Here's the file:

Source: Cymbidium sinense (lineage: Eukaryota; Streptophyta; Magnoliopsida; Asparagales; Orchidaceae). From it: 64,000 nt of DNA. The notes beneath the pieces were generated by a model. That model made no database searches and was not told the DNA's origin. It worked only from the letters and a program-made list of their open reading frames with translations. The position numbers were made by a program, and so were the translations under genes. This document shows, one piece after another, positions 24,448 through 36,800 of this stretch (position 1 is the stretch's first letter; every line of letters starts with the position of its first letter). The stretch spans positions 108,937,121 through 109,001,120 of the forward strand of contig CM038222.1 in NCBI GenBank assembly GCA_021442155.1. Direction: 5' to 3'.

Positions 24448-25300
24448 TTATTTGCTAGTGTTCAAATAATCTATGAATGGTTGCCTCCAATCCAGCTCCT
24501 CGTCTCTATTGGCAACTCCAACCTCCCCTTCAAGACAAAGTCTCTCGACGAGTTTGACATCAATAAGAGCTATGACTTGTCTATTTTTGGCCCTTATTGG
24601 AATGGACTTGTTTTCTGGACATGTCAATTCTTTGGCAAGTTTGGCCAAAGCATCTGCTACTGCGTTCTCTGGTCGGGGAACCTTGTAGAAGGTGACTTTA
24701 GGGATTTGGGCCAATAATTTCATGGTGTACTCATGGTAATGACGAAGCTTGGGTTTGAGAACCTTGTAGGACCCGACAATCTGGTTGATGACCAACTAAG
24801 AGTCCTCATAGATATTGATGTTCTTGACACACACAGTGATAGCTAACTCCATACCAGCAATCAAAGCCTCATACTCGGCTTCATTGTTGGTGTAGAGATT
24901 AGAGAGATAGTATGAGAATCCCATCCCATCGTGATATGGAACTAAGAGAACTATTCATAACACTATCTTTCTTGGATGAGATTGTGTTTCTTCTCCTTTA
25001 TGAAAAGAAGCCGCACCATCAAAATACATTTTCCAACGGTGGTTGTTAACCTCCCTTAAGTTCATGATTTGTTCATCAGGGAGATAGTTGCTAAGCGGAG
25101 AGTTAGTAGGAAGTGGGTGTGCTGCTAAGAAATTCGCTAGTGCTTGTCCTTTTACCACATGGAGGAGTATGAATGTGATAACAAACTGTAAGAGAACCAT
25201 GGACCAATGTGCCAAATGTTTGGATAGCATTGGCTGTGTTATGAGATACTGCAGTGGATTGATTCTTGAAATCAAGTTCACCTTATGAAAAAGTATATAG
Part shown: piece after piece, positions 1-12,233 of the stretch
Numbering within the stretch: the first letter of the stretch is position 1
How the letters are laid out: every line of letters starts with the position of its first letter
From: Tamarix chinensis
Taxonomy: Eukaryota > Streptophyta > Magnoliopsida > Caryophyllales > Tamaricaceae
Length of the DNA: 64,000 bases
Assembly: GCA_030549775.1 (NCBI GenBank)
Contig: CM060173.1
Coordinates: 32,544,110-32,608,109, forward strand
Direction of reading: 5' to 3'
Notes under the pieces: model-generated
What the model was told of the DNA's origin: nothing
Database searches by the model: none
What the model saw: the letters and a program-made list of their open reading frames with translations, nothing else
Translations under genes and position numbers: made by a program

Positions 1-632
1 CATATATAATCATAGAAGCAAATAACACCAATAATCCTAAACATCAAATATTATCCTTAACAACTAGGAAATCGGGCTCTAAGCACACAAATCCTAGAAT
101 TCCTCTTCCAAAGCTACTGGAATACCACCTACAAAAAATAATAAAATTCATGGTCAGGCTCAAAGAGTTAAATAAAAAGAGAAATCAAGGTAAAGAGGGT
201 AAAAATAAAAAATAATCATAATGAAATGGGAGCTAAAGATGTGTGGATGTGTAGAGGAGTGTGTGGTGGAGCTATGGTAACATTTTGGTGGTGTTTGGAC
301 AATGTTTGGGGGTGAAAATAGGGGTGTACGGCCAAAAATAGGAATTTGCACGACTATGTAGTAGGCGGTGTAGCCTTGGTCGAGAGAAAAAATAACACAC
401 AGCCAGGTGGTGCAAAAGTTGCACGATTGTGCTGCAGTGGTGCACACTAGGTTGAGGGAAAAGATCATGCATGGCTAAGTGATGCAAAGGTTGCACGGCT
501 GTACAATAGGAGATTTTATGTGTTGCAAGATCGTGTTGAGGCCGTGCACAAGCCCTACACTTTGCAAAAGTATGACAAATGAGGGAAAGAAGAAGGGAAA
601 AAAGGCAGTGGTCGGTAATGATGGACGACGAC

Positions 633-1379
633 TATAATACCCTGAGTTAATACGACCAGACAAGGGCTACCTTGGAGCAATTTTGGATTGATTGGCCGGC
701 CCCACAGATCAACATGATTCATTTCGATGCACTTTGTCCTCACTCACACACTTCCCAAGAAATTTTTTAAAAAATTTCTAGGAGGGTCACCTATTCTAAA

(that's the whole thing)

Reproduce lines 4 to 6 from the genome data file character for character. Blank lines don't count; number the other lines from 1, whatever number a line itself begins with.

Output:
24501 CGTCTCTATTGGCAACTCCAACCTCCCCTTCAAGACAAAGTCTCTCGACGAGTTTGACATCAATAAGAGCTATGACTTGTCTATTTTTGGCCCTTATTGG
24601 AATGGACTTGTTTTCTGGACATGTCAATTCTTTGGCAAGTTTGGCCAAAGCATCTGCTACTGCGTTCTCTGGTCGGGGAACCTTGTAGAAGGTGACTTTA
24701 GGGATTTGGGCCAATAATTTCATGGTGTACTCATGGTAATGACGAAGCTTGGGTTTGAGAACCTTGTAGGACCCGACAATCTGGTTGATGACCAACTAAG